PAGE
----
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57 Can you touch the part of your body that is between your elbow and shoulder with right hand? Can you touch the upper part of your back with right hand? Can you touch a part of your body that is below your knee with right hand? Can you raise your left hand? Can you raise your right leg and make it 90 degree? Can you raise your left leg and make it 90 degree? Part 2 1. Student holds instructors hands. 2. Instructor exerts a light pressure touch to encourage the up and down bobbing motion. Can you go down to the chest depth? Can you go down to the shoulder depth? Can you go down to the head depth? 3. Instructor explains how to do Jellyfish Float and Tuck Float Jellyfish Float Submerge to the neck, take a deep breath of air. Bend forward at the waist, put your head in the water. Flex your knees slightly to raise your feet off the bottom. Your arms and legs hang from your body. Hold your breath and relax as much as you can.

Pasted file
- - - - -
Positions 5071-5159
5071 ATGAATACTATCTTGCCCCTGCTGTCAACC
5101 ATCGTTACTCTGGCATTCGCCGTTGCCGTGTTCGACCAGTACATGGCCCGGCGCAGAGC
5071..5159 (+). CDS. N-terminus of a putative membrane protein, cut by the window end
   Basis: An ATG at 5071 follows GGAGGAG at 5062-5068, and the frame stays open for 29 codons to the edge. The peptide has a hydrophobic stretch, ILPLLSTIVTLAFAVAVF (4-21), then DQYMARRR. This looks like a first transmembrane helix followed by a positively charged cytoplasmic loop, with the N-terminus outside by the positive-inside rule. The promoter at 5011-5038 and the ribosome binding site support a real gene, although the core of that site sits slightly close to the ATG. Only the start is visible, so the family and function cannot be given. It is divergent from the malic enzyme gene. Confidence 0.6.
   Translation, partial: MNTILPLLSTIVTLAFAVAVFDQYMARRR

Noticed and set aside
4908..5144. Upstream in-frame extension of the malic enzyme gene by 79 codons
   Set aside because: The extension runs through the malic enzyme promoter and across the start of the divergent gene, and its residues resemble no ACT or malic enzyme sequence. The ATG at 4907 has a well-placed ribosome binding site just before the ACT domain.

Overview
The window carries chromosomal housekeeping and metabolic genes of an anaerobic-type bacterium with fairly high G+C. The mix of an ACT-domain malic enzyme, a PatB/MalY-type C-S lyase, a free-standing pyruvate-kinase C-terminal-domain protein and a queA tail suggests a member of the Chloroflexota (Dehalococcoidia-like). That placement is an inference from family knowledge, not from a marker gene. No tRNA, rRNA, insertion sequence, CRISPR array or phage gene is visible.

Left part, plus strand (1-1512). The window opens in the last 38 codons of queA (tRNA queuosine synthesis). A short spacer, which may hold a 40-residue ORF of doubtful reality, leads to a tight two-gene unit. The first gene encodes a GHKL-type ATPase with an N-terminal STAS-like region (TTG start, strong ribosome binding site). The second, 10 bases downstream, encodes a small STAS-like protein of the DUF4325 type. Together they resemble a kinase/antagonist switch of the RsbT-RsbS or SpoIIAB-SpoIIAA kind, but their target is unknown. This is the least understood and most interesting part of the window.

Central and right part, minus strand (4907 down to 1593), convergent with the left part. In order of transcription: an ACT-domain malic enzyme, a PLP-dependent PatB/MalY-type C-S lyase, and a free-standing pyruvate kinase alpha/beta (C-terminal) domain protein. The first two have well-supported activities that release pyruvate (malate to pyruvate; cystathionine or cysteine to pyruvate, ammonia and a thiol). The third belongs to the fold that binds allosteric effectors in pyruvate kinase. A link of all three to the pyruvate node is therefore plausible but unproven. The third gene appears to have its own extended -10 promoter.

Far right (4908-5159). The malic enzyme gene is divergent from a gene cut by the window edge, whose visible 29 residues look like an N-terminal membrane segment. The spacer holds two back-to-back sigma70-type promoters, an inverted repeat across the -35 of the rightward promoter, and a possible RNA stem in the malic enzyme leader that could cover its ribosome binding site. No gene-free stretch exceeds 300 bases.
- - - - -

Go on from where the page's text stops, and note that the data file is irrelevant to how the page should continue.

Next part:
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58 Tuck Float Submerge to the neck, take a deep breath of air. Bend forward at the waist, put your head in the water. Flex your knees slightly to raise your feet off the bottom. Flex your hips and knees and hold onto your legs at mid-calf. Lesson 4-6 Part 1 1. Instructor stands in water in front of student. 2. Instructor asks the student move his body part. Can you put your right hand in front of your face? Can you make your left hand higher than your head? Can you make both of your heels higher than your toes? Can you move your left hand to the right side of your body? Can you put your right hand behind your back? Can you put your left hand behind your left leg? Can you put your right foot above your head? Can you put your left hand between your legs? Can you move your head closer to your right leg? Can you move your left hand away from the right side of your body? Can you move your right leg away from the left side of your body? Can you put your right foot in back of your left foot?